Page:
Town Without Pity is a 1961 American, Austrian and West German international co-production drama film directed by Gottfried Reinhardt. Produced by The Mirisch Corporation, the film stars Kirk Douglas, Christine Kaufmann, and E. G. Marshall. The film was based on the 1960 novel Das Urteil (The Verdict) by German writer Gregor Dorfmeister, who wrote under the pen name Manfred Gregor. The film was rewritten at Kirk Douglas' suggestion by Dalton Trumbo without credit. Four somewhat drunk American soldiers leave a bar (where "Town Without Pity" is playing on the jukebox) in occupied Germany after World War II. Meanwhile, sixteen-year-old Karin Steinhof (Christine Kaufmann) has a quarrel with her 19-year-old boyfriend, Frank Borgmann, in the countryside. She leaves to change out of her wet bikini, and is taken by Sergeant Chuck Snyder (Frank Sutton) and gang raped by him, Corporal Birdwell Scott (Richard Jaeckel), Private Joey Haines (Mal Sondock) and Corporal Jim Larkin (Robert Blake). When Frank hears her screams for help, he runs to her, but is knocked out.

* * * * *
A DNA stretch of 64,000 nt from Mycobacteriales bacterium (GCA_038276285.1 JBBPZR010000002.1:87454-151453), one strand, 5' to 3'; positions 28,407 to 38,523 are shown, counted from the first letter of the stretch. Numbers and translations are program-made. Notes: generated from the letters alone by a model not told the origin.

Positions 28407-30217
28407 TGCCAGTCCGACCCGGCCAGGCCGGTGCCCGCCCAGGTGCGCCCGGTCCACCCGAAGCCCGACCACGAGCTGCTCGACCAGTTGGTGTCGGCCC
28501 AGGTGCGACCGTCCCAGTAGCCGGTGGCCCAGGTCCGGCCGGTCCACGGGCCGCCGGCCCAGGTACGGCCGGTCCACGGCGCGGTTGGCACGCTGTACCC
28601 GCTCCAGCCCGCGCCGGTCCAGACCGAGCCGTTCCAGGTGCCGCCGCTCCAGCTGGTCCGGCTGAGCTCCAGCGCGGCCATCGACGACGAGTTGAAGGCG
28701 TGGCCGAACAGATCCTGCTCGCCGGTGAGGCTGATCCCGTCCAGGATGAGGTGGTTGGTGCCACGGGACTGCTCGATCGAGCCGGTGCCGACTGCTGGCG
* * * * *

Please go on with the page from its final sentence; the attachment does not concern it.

No idea where this pity-free town is supposed to be. The action in Town Without Pity takes place in the German countryside, near a little village. They do play the crooning classic ‘Town Without Pity’ on every jukebox in the village at every opportunity (not to mention during the credits).
Kirk Douglas recalls the work he did four years earlier in Paths of Glory, this time as a lawyer representing four American military boys in Deutschland accused of gang raping a local fraulein. (Imagine how tepidly that plays out in a film 40 years old.) He tries to get them off (or one of them, at least) during a trial that plays out in a highschool gymnasium.
Curious but awfully tame, the female voice-over narration is one of the most intrusive in film history.